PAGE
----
"There’s a summer kitchen just outside the bedroom area," Collins says, "and a pair of deep-cushioned reading chairs within, so the suite, with the master bath, is a well-equipped retreat."
Functionality, drama, comfort and a personal element were all incorporated into the design, and the clients enthusiastically agree, she says.
When Deborah Kreye of Vogue Interiors undertook the design of a Fort Myers penthouse bedroom, she faced a challenge. "My clients were furnishing the rest of the home with a high degree of elegance," she says. "The trick was going to be to come up with something a little more casual for their personal living area, still contemporary and sophisticated, but without surrendering any of the distinctive personality we had already established."
One of the first issues was how to treat the bed wall. "Because of its nature, I thought it was best to do the whole wall in tufted taupe silk, with squares set in alternating grain patterns. That eliminated the necessity of a separate headboard and expanded the opportunity to create a focal point."
Kreye suggested a cocoa silk coverlet with black embroidered leaf pattern for the bed, paired with a solid cocoa silk bedskirt accented with black gussets. "We used purples in other rooms," she explains, "but here, we used more of the neutral shades and used light lavender in subtle accents."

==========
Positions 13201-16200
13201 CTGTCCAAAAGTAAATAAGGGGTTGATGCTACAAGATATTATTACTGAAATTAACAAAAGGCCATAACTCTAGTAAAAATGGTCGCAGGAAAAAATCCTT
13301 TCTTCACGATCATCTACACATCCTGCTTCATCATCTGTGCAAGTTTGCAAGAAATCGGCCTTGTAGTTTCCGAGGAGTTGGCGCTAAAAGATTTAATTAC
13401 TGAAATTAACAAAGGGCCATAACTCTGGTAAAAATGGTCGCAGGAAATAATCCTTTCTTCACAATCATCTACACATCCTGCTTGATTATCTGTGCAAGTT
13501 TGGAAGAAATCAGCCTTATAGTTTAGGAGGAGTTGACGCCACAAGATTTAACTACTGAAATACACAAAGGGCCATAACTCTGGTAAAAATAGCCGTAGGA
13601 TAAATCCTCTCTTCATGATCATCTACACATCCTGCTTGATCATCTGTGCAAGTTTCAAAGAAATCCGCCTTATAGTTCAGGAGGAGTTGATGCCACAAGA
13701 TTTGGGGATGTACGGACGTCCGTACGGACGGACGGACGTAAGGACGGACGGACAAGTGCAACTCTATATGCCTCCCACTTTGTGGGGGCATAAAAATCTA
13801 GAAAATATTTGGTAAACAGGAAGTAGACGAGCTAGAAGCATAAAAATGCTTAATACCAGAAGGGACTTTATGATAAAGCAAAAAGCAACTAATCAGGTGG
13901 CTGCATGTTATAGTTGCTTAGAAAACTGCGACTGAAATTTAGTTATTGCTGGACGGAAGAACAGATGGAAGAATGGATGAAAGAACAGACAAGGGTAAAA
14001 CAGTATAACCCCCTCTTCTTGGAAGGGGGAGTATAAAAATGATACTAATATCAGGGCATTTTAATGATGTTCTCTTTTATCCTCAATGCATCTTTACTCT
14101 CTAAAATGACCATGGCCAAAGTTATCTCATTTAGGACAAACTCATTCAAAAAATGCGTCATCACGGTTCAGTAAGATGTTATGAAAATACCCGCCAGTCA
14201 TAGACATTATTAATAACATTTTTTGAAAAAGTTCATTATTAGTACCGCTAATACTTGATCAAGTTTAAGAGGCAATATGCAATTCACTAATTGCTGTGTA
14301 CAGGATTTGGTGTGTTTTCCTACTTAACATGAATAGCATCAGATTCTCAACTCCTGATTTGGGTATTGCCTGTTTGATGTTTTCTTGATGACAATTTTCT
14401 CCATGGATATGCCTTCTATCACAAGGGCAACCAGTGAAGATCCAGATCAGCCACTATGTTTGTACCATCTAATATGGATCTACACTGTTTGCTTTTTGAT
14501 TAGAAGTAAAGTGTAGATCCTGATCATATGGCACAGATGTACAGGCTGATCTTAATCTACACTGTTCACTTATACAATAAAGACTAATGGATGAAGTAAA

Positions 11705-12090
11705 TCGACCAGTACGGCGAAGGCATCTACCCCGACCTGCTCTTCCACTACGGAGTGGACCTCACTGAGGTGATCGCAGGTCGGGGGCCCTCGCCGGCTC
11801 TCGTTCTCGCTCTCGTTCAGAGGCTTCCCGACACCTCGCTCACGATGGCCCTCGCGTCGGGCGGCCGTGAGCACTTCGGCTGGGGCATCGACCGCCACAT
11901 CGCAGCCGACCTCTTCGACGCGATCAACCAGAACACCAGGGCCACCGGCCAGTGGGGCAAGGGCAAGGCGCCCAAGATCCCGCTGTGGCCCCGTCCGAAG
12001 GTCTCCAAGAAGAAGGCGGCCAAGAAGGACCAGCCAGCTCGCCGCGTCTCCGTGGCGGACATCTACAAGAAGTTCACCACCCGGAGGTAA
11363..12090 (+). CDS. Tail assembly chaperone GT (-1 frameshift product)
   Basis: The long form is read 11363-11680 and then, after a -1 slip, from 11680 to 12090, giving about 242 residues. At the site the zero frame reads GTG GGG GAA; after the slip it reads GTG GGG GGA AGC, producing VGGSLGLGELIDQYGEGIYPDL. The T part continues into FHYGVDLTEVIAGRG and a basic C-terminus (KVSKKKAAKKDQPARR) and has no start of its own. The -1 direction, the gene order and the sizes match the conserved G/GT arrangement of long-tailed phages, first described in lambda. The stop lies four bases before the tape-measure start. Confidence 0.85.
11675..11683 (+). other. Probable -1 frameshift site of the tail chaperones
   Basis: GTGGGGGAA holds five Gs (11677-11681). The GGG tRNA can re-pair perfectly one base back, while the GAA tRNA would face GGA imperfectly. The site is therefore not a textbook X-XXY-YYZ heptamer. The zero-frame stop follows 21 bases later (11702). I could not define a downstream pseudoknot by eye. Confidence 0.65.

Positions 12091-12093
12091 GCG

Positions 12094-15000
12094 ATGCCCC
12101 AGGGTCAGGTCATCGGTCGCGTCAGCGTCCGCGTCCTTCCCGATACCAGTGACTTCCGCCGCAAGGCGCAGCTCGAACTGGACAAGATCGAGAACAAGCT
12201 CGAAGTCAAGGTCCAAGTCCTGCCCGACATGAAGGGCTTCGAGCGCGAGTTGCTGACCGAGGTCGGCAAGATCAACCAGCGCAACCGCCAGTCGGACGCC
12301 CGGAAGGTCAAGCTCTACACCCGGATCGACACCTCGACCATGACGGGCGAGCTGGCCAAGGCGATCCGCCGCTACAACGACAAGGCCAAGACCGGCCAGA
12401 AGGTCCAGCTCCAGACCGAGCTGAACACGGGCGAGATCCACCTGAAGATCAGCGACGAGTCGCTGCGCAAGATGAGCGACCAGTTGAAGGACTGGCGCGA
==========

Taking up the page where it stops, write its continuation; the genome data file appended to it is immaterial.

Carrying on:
There’s nothing subtle about the bold, rolled wood, cream-glazed armoire and matching nightstands, and there’s nothing shy about the window treatments of fringed, solid cocoa silk panels and leaf-embroidered silk valances. The valances’ gusset pleats and side sleeves are also accented with black.
"We used black for the rolled-end lacquer bench at the end of the bed and for the pearl trim on the shams," she says, "and we upholstered the super-comfortable reading chairs in a soft, putty-colored fabric."
With off-white carpeting carved in a scroll design and lighted soffit bordering the room, the full effect is sophisticated and restful simultaneously. "Elegance doesn’t have to be complicated," Kreye says. "The right fabrics and a few bold pieces can deliver the desired result."